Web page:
Tis the season…

Tis the season for growing compost piles, for weeding unwanted seeds from the stockpile, for starting a wishlist for next year and reflecting on the season’s passing.

I think it may be the last year for the raised beds. And I think I’ll help them go. They harbor ants nests I can’t beat back or cajole away. They permit sweet potatoes to bunker under the walls, lessening the harvest and sowing the next generation of ground cover in the same allowance.

But to do so would require remapping the irrigation installed by our predecessors. And that is not in the time budget between now and the early sowings of spring when we’ll try for more peas and beans and carrots and things.

So perhaps another year, I’ll eke out of these tiring lengths, and perhaps next winter we’ll be moving, or the kids will be old enough to require less of my ship’s side to barnacle upon which will both ease and sadden my heart, and also increase the time budget a smidge, methinks. We shall see.

So the beds will rest, the compost will grow, and the caterpillars will continue to feast like royalty upon my cauliflower dreams.

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Delicious homecoming!

Coming home is always so nice. Aside from DH and the boys being here, it has so many reasons that I love coming back. It smells like DH’s cooking. It has the right pillow. I have gardens to walk through.

More reasons?

Sprouts!

This is the cauliflower pan. As many varieties as I like to grow of peppers and tomatoes, so far I’ve only grown one variety of cauliflower – Amazing.

And the delicious part of coming home?

Bell peppers from the garden! Orange and purple, even.

And those tomatoes? Still going strong. We broke the 40 lb mark and still can’t keep up. I’m taking more to work tomorrow to give away, and still have too many. What to do? The internet says you can freeze cherry tomatoes, which is about all I have time for currently. So as much as I’d like to try my hand at canning tomatoes for the first time, I didn’t grow any typical canning varieties and honestly don’t feel like blowing up the kitchen with my canning shenanigans. (If anyone knows how to keep the kitchen moderately clean while canning, I am all ears.)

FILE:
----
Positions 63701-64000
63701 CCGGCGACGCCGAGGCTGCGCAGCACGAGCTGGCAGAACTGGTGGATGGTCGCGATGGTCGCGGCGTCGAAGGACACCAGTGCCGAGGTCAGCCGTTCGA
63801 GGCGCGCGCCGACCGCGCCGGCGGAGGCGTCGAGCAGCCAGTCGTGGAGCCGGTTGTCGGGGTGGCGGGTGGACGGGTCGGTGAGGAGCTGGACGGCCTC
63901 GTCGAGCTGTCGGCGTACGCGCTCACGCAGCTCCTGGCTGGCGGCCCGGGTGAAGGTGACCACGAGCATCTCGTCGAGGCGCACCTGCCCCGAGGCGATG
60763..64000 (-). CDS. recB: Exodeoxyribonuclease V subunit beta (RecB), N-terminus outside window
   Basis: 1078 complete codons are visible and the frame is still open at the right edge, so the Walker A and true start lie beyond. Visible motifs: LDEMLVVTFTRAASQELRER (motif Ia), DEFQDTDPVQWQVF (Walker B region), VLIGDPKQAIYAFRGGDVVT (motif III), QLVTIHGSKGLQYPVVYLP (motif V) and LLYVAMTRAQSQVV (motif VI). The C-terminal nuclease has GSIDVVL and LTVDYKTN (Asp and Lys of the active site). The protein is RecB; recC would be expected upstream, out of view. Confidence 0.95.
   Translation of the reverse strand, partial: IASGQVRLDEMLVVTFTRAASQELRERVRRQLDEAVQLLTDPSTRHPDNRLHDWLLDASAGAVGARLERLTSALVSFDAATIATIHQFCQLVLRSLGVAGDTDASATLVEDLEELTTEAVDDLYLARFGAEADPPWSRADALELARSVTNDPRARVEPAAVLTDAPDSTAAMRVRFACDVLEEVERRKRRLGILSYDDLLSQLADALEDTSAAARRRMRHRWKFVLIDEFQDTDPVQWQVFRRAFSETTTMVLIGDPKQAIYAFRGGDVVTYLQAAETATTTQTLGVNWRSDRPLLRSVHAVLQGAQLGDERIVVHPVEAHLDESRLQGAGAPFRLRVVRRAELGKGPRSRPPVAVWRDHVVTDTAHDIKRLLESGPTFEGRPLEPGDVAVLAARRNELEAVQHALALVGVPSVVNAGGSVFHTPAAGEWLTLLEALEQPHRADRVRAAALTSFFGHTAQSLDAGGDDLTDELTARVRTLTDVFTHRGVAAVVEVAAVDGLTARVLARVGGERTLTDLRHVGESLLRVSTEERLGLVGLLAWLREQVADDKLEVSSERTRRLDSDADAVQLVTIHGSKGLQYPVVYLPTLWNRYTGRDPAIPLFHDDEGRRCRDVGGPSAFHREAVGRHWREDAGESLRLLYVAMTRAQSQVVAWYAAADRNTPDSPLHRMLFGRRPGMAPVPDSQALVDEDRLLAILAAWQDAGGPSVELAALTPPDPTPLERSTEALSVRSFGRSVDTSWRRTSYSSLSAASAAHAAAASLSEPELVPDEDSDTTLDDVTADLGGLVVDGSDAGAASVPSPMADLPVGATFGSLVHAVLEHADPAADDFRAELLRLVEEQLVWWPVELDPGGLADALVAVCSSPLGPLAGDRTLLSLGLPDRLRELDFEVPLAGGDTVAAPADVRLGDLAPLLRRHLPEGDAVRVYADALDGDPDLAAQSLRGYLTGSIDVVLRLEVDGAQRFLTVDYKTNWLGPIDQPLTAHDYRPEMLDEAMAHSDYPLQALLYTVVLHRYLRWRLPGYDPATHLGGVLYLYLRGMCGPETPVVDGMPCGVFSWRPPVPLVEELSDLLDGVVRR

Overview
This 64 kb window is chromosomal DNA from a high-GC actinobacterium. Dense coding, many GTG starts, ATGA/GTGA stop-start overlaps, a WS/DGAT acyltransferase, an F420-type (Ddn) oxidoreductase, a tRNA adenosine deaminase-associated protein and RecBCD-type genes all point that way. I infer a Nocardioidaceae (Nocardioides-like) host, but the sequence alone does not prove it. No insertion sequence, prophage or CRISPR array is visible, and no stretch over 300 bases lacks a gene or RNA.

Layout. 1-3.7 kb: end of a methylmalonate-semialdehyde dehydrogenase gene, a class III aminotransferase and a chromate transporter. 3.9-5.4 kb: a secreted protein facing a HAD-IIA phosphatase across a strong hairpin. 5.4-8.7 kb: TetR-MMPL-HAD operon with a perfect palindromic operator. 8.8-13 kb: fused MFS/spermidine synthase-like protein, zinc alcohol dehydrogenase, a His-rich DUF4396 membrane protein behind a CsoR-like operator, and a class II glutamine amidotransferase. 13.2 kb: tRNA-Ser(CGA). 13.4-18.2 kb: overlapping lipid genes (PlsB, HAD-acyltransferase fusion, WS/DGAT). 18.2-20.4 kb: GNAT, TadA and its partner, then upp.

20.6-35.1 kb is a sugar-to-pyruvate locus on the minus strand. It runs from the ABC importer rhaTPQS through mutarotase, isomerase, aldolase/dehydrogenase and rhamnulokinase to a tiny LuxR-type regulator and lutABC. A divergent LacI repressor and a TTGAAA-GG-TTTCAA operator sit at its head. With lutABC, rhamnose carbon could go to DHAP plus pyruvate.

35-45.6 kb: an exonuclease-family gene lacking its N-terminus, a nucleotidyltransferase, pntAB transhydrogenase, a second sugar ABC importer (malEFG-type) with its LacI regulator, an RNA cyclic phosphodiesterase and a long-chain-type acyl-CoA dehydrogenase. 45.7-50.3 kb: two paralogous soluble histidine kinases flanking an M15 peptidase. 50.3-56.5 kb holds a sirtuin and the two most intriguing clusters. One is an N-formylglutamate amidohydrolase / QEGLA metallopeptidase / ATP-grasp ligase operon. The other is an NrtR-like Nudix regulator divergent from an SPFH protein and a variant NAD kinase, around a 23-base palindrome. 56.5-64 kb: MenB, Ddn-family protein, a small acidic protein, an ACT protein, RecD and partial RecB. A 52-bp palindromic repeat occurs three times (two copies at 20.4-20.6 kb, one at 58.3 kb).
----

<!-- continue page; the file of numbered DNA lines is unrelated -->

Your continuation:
So, I removed the stems, and put them in a strainer for a quick bath.

I gently rolled them on a tea towel to dry, placed them on a cookie sheet, and started to put them in the freezer…ooops! No room! So I made room by taking out the peaches I just froze and putting them in a ziplock for longer storage.

Oh, and making sure your cookie sheet actually fits in the freezer? Good idea BEFORE ¬†you put the rolly-polly tomatoes all over it. Also, because you don’t own a cookie sheet with edges, right? Right. (I don’t.)

So carefully tuck the cookie sheet into the freezer…and then! The chicken doesn’t fit. Luckily those tomatoes are rolly-polly! So I rolled them over, and the chicken made friends.

But not all the food is a success. This was my second year attempting melons, and my first year with melons setting on the vines. I think I may have planted them out too late though. They’re ripening while still tiny-sized. One Tigger Melon ripened and went bad in a day. The other? Ripened at the size of a golf ball. And this poor guy, a Kansas Melon, was growing nicely and we hit 102 this weekend. Boom. Ripe and bug-infested. But doesn’t the flesh look lovely?

The Farmer’s Market here is a good gauge for me as to when things should be ripe. I try and work backwards from when things at the Farmer’s Market are available to when I should be sowing similarly plants. The melons were ripe here about a month ago. I direct sowed these melons…where are the notes…that I didn’t make on the melons! Ha! My timeline shows that I intended to sow them March 15th. With how this year has gone, I probably sowed them about March 30th. So next year I’ll start them indoors Feb 1st and see how that goes. We have gotten a freeze in March once in the last nine years (for a few hours) but this year we didn’t have a freeze after…December?

And today we hit 106.

Home, hot, sweet, delicious, home!

 

P.S. If anyone remembers to remind me, I do not care for Jiffy Organic Seed Sowing Mix. It’s like powdered dirt it’s SO light and fluffy. I couldn’t recall if I liked Jiffy and didn’t like MiracleGro’s Organic, or vice versa. I’ve just re-learned my preference, but that doesn’t mean I’ll remember it.